Material thickness for a B&T blade....


Well-Known Member
I'd like to make a few B&T blades for myself and a few friends. Most likely I'll be using 440C (unless there is a much better choice). I'm just wondering what would be a good starting thickness for a blade of this type? Most likely I'll try and incorporate a taper from the handle to the tip to help with flexibility, but I could also use some guidance in that area.
Thanks in advance,
I've used final thickness of anywhere between .80" to 1/8".

Most of the ones I've made have been 1084 or the thinner ones 15N20. I differentially heat treat in my shop. I rarely use stainless as I forge 95% of my blades.

The HT is how I achieve my flex.
B&T blades - "Bird & Trout"???

AEB-L sure does make a NICE blade that holds an edge nicely and available for most any thickness you desire. For a "Bird & Trout" I like something in the .092" range, or perhaps even a tad less? I'd think 1/8" would need a lot of taper from handle to point.

Ken H>
Thank you for the response. I'm familiar with the differential heat treating process, but I've not tried it yet. It makes sense that the process would facilitate flexibility, I may have to try it. After the initial heat treat and quench, what are you doing for tempering, if you don't mind me asking?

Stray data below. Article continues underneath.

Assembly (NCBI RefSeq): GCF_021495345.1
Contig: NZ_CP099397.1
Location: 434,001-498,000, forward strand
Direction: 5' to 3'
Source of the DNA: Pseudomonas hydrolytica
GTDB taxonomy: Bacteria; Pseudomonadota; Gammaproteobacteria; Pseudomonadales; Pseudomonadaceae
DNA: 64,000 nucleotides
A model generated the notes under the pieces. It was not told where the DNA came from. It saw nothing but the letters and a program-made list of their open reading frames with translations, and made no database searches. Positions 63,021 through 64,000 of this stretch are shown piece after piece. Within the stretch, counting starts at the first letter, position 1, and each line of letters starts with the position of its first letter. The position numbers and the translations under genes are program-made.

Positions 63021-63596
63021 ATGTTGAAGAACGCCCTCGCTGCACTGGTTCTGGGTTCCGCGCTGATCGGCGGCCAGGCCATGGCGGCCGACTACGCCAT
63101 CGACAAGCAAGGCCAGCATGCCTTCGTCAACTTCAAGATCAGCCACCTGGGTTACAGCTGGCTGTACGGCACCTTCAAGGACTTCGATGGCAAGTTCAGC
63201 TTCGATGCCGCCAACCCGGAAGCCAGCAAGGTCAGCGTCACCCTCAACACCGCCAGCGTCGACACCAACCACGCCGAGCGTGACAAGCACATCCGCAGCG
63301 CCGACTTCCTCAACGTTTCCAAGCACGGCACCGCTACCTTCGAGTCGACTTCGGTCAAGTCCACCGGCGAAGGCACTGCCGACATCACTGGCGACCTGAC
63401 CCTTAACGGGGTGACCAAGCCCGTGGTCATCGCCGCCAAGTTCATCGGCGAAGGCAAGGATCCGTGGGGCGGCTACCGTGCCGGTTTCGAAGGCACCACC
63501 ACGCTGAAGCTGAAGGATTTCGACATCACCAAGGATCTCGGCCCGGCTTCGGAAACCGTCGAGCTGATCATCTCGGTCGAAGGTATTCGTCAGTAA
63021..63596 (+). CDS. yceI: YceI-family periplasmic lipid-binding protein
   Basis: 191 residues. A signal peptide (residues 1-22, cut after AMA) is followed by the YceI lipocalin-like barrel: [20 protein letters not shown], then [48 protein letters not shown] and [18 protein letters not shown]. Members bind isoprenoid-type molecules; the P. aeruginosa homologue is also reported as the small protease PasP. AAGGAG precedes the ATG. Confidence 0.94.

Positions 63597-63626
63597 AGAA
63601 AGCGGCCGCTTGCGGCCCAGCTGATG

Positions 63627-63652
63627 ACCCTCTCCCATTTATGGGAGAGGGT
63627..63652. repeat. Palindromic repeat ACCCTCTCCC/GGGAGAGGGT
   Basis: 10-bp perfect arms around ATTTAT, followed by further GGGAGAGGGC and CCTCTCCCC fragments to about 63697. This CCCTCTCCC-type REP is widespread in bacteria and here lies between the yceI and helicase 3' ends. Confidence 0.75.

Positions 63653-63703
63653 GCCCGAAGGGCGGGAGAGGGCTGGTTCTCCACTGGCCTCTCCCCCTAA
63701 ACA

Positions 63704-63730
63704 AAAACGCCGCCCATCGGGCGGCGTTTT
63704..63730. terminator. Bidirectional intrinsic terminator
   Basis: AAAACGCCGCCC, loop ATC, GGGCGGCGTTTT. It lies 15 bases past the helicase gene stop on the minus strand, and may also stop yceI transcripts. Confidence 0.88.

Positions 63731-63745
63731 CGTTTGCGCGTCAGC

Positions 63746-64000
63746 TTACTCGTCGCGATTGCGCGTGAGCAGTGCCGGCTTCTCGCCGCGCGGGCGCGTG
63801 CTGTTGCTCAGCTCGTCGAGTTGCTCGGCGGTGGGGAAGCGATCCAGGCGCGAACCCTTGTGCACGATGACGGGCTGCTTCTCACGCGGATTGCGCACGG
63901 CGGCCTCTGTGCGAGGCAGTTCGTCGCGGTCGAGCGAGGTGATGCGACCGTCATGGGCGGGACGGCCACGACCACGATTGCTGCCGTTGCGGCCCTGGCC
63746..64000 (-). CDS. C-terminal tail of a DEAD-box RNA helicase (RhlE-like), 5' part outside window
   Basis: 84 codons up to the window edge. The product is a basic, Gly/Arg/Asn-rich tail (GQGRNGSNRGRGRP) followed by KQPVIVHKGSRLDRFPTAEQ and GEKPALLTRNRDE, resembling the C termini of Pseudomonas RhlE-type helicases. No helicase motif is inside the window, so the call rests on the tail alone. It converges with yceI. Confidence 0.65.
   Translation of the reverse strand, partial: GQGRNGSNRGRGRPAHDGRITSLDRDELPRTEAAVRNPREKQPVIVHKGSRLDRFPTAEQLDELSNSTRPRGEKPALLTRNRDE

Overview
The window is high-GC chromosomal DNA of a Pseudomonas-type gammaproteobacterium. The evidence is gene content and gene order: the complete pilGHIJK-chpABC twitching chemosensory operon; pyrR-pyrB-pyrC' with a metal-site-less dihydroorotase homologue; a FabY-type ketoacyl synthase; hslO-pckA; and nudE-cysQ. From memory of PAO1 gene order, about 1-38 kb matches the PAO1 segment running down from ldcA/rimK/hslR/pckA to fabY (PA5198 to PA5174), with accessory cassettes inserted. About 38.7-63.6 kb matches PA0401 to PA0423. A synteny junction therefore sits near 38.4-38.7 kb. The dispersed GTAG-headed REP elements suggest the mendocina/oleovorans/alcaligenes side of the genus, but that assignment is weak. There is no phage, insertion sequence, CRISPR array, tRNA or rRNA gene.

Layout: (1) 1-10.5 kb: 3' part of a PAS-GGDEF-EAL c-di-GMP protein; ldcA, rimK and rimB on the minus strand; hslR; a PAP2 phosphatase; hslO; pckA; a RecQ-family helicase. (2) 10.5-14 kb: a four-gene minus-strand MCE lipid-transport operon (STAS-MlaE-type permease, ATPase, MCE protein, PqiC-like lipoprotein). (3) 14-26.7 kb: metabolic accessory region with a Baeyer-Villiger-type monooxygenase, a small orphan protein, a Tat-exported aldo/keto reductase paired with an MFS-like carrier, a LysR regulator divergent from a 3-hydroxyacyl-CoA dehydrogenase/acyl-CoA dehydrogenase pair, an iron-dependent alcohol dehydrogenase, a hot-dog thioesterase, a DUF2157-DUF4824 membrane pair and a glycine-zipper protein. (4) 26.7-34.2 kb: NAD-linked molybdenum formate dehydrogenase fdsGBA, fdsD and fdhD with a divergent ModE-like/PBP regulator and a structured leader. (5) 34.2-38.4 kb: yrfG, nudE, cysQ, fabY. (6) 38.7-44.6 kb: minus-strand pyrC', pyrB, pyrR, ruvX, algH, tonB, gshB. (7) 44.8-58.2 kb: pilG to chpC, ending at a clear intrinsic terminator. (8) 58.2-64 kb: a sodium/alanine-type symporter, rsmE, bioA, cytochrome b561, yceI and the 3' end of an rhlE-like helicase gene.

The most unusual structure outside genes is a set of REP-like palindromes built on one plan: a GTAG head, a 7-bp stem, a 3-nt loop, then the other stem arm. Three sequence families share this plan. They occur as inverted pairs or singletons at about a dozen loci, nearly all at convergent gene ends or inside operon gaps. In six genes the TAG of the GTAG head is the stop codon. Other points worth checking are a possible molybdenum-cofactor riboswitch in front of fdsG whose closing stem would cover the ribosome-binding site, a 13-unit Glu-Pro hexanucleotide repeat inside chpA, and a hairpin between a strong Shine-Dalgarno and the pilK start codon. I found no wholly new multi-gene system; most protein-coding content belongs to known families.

For the time being I'm a cut and grind type guy, but eventually I'd like to try my hand at forging.
Also I've yet to try working with carbon steels, but this may be a great time to start.
Thanks again for the reply,
What I do for tempering is to put the blade into a preheated oven after scrubbing off the residual oil with hot soapy water. However, if the little lady gives you the stick eye at the suggestion of using her oven for tempering you can get a toaster oven to do the tempering in. Either way monitor the temperature with a separate thermometer. You can counter the temperature swings in a toaster oven caused by the heating elements going on and off by putting the blade in a tray of sand that will serve as a heat sink. Remember also that if you are granted permission to use the kitchen oven to coordinate the heat treating with food preparation. You also don't want to set you hardened blades to sit any long period of time before placing them in the oven.

One other thing, while I remember it. What sort of a heat source are you going to use to austenize the steel before quenching. I would say all of the stainless steels require a regulated high temperature oven capable of temperatures of up to around 2000°. The simpler carbon steel with carbon content of ~0.85% or less generally are pretty easy to austenize in a gas forge.

I actually have a very nice precision heat treat oven with dual chambers, controlled atmosphere, and vaccum capabilities, as a result of my actual profession (medical device manufacturing). That's 99% of the reason I lean toward 440C. We don't use it much, but a little bit, as a result I've worked with it more than any other suitable knife making material.
Thanks again,